Antwerp artist and brilliant market thinker

September 25, 2007

Micha Leeflang carried out an extensive study into the work of Joos van Cleve. She focused on three aspects of the work of this early sixteenth-century artist from Antwerp: how did he produce his paintings, who purchased them and how were they distributed" For example, she investigated how he organised his studio, to what extent he and his assistants painted to commission and which marketing strategies he developed to bring his work to the attention of the public.

Of the more than 300 paintings known to originate from Van Cleve, the researcher studied 107 with infrared reflectography. In addition 50 paintings were dated with dendrochronology, for which the annual rings of the wooden panel on which the scene is painted are used as a time indication. By doing this she could, for example, attribute some of Van Cleve's paintings to two of his students, one of whom was his son. She also established that the quality of the paintings made in his studio was fairly constant. From this the art historian concluded that Van Cleve probably employed a permanent group of assistants to safeguard the quality, which enabled him to distinguish himself from other workshops.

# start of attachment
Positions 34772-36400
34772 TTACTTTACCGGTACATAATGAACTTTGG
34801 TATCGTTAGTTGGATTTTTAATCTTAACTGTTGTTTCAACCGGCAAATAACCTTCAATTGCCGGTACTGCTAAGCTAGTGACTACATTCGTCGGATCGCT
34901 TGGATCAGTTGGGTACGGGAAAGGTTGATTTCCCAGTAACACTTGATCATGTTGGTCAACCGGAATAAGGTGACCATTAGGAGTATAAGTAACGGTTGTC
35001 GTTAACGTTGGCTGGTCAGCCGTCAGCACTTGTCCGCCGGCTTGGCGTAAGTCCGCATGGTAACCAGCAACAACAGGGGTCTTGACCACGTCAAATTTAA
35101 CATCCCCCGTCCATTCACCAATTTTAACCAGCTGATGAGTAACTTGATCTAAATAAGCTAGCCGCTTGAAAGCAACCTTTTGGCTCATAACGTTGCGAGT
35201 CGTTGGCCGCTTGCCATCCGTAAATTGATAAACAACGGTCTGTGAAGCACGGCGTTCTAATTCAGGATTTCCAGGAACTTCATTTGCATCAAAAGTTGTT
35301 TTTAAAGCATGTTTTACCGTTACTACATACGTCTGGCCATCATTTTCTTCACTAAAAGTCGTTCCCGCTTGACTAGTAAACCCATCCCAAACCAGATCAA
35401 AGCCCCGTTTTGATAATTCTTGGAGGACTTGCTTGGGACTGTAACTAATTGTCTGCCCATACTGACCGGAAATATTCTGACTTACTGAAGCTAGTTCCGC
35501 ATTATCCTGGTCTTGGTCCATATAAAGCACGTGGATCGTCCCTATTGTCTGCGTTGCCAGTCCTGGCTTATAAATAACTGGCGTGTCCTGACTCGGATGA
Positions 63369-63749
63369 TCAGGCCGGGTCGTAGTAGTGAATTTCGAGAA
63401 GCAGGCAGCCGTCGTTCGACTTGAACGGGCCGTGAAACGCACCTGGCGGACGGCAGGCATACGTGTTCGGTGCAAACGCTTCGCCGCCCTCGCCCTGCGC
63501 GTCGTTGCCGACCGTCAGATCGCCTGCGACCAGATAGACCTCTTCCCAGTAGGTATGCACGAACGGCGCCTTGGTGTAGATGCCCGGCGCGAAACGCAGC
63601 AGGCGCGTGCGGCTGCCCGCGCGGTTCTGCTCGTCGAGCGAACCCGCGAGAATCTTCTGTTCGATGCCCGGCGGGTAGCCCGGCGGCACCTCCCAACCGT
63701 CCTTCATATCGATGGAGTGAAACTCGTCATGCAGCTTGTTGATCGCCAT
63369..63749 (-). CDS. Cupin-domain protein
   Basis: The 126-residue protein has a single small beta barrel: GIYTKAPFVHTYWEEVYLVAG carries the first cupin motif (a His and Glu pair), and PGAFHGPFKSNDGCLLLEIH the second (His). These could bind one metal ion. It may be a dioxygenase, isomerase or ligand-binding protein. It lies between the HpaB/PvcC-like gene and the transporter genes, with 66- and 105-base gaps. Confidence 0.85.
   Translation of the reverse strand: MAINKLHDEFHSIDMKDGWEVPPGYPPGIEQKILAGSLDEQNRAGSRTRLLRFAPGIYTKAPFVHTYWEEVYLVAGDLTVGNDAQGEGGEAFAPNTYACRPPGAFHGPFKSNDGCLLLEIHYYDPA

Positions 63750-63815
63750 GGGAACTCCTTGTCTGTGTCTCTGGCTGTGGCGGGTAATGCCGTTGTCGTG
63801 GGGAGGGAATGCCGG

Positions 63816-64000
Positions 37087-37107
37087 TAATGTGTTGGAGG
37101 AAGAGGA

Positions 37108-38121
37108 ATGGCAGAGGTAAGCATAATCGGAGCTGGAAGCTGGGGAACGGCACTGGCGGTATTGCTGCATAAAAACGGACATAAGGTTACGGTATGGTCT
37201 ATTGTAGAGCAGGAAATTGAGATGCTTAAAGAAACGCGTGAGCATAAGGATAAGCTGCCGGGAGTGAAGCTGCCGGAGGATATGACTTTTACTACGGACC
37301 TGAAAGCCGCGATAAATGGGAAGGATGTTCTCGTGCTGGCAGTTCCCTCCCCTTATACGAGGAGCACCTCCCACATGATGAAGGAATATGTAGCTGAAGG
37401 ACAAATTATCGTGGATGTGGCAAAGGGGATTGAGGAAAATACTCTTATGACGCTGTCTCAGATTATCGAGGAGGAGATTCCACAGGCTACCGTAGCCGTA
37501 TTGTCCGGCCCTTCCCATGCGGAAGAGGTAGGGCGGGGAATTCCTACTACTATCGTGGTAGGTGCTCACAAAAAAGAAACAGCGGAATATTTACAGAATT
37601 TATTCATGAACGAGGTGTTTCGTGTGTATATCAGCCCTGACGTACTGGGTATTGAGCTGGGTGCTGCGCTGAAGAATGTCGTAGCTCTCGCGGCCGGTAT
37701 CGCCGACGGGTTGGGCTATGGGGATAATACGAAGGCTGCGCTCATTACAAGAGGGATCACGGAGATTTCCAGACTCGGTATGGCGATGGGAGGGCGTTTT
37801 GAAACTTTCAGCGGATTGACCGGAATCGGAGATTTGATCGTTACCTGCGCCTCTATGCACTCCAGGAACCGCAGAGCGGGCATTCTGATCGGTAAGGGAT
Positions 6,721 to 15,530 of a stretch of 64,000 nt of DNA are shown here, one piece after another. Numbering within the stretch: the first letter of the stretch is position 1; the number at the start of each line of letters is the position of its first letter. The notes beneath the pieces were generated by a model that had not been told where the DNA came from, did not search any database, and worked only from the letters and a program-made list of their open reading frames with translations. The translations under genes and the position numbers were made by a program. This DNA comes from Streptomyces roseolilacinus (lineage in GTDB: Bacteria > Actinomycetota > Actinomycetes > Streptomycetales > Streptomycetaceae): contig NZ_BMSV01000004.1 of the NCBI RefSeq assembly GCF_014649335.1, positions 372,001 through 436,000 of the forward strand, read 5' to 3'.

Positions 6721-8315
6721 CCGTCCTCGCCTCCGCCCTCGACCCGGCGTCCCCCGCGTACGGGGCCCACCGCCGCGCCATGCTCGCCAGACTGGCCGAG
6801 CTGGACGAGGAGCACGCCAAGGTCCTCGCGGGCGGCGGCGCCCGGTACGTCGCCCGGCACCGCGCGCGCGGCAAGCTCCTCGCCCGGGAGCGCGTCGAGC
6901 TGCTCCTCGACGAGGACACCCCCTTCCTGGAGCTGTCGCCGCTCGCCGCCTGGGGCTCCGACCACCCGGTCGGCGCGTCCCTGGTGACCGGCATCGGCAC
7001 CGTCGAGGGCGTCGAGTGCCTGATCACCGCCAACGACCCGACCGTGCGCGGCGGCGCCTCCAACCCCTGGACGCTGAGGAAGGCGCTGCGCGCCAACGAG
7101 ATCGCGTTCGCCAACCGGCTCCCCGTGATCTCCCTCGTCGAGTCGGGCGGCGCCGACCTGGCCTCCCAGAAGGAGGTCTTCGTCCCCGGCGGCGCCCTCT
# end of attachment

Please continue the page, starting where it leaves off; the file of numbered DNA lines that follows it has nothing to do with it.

Marketing strategy Joos van Cleve appeared to have focused on the national and international free markets and on acquiring important commissions. This spread of activities over several markets yielded him considerable success. Moreover, he distinguished himself by producing only works of a professional perfection and very high quality. This was a very different approach from the vast majority of other early sixteenth-century artists from Antwerp. Further the painter had important clients such as King Francis I of France and for his time he had a large studio. All of this enhanced his status as an artist, thus enabling him to acquire many new commissions.

Leeflang discovered that Van Cleve often made the rough sketch, the so-called underdrawing, and he sometimes indicated colours in the stage of the underdrawing as a guideline for his workshop assistants. These assistants subsequently completed the paintings under the supervision of their master. Using infrared reflectography Leeflang could also establish which elements were later added to the paintings or changed, probably at the behest of the client. For example, on the triptych with The Crucifixion in Naples (Museo di Capodimonte) a third son appeared that cannot be seen in the initial sketch and is only visible on the top layer of paint in the painting.
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This doctoral research was part of the NWO project 'Antwerp Painting before Iconoclasm: a socio-economic approach'. The purpose of this study was to map how changes in studio practices, the market and the behaviour of clients affected medieval art in Antwerp.

Netherlands Organization for Scientific Research

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